Betancourt, T S ; Williams, Timothy P ; Kellner, S E ; Gebre-Medhin, J ; Hann, K ; Kayiteshonga, Y. / Interrelatedness of child health, protection and well-being: An application of the SAFE model in Rwanda. In: Social Science and Medicine. 2012 ; Vol. 74, No. 10. pp. 1504-1511.
@article{724826340150421cbc1ccd8a70b2171b,
title = "Interrelatedness of child health, protection and well-being: An application of the SAFE model in Rwanda",
abstract = "This study examines the core components of children's basic security and well-being in order to examine issues central to improving child protection in Rwanda. Sources of data included 15 focus groups with adults, 7 focus groups with children ages 10-17, and 11 key informant interviews with child protection stakeholders, including representatives from international NGOs, community-based groups, and the Rwandan Government, all of which took place in April and May of 2010. Participants painted a complex picture of threats to children's basic security in Rwanda. Three key themes were pervasive across all interviews: (1) deterioration of social and community cohesion in post-genocide Rwanda; (2) the cascading effects of poverty; and (3) the impact of caregiver illness and death on the caregiving environment. Consistent with the SAFE (Safety/freedom from harm; Access to basic physiological needs and healthcare; Family and connection to others; Education and economic security) model of child protection, participants rarely elaborated on a child protection threat independent of other basic security needs and rights. Findings suggest a need for integrated approaches to child protection that recognize this interrelatedness and extend beyond issue-specific child protection responses. This study contributes to a growing body of work highlighting the interrelated nature of child protection threats and the implications of adaptive and dangerous survival strategies that children and families engage in to meet their basic security needs. Analysis of this interrelatedness provides a roadmap for improving policies and implementing integrated and robust child protection strategies in Rwanda and other settings.",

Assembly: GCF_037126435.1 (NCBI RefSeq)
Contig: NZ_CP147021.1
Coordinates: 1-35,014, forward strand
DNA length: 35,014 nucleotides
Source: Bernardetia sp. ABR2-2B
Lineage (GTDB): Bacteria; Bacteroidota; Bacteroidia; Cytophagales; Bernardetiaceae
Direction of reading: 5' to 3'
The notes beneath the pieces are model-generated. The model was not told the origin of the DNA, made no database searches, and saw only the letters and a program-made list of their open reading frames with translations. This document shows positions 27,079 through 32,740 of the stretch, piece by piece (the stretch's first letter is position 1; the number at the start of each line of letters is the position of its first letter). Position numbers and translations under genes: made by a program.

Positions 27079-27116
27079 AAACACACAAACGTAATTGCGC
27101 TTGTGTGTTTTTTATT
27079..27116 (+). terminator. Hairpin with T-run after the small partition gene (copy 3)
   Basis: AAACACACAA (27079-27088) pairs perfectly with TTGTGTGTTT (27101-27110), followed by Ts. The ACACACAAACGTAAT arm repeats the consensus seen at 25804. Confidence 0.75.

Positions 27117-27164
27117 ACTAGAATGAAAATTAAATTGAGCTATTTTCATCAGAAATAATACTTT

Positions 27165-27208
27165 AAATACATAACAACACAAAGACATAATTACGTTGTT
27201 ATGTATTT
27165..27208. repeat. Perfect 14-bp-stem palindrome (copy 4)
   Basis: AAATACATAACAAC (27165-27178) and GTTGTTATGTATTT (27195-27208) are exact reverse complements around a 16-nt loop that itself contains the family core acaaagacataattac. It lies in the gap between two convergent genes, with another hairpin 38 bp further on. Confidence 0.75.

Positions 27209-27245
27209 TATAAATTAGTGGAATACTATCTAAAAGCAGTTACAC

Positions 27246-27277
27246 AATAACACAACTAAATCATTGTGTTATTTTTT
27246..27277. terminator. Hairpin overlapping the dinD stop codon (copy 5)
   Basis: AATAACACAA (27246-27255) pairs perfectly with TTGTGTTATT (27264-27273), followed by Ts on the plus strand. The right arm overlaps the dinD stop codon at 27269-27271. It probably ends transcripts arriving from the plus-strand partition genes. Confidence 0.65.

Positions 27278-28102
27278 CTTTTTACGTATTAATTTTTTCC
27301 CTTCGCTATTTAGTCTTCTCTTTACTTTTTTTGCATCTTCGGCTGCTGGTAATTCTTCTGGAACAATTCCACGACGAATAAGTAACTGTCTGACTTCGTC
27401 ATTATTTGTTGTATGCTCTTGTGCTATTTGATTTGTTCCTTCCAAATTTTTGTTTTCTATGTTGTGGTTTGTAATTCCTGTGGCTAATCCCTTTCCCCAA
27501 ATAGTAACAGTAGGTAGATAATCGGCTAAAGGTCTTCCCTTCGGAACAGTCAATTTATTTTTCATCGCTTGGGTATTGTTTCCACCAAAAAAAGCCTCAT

author = "Betancourt, {T S} and Williams, {Timothy P} and Kellner, {S E} and J Gebre-Medhin and K Hann and Y Kayiteshonga",
year = "2012",
month = "5",
doi = "10.1016/j.socscimed.2012.01.030",
language = "English",
volume = "74",
pages = "1504--1511",
journal = "Social Science and Medicine",
issn = "0277-9536",
publisher = "Elsevier",
number = "10",

}

TY - JOUR

T1 - Interrelatedness of child health, protection and well-being: An application of the SAFE model in Rwanda

AU - Betancourt, T S

AU - Williams, Timothy P

AU - Kellner, S E

AU - Gebre-Medhin, J

AU - Hann, K

AU - Kayiteshonga, Y

PY - 2012/5

Y1 - 2012/5